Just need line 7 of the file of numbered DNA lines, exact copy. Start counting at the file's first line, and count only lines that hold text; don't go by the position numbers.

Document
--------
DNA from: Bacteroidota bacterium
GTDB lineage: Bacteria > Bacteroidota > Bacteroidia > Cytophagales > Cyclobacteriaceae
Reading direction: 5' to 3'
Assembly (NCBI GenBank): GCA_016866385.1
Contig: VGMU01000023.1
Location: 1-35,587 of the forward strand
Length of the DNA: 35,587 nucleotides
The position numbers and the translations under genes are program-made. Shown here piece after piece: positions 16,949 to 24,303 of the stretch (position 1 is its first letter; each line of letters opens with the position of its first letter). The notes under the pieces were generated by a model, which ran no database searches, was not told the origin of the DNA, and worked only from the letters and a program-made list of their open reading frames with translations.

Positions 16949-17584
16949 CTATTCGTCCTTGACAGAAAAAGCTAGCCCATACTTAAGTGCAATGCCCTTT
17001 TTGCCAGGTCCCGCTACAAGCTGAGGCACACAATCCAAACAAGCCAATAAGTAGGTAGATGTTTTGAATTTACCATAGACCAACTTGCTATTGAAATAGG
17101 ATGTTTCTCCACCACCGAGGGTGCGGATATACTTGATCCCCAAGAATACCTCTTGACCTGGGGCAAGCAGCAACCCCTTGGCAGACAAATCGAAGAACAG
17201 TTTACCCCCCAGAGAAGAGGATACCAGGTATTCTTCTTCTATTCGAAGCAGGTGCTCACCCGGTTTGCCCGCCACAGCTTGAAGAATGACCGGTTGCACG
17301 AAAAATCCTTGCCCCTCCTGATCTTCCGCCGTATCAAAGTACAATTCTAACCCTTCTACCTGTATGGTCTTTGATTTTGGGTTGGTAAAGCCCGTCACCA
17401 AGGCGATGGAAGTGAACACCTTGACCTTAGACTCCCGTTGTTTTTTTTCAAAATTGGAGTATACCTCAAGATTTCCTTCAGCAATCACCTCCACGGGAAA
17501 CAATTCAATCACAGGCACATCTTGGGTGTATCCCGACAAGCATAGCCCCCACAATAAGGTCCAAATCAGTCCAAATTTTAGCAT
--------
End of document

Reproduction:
Length of the DNA: 35,587 nucleotides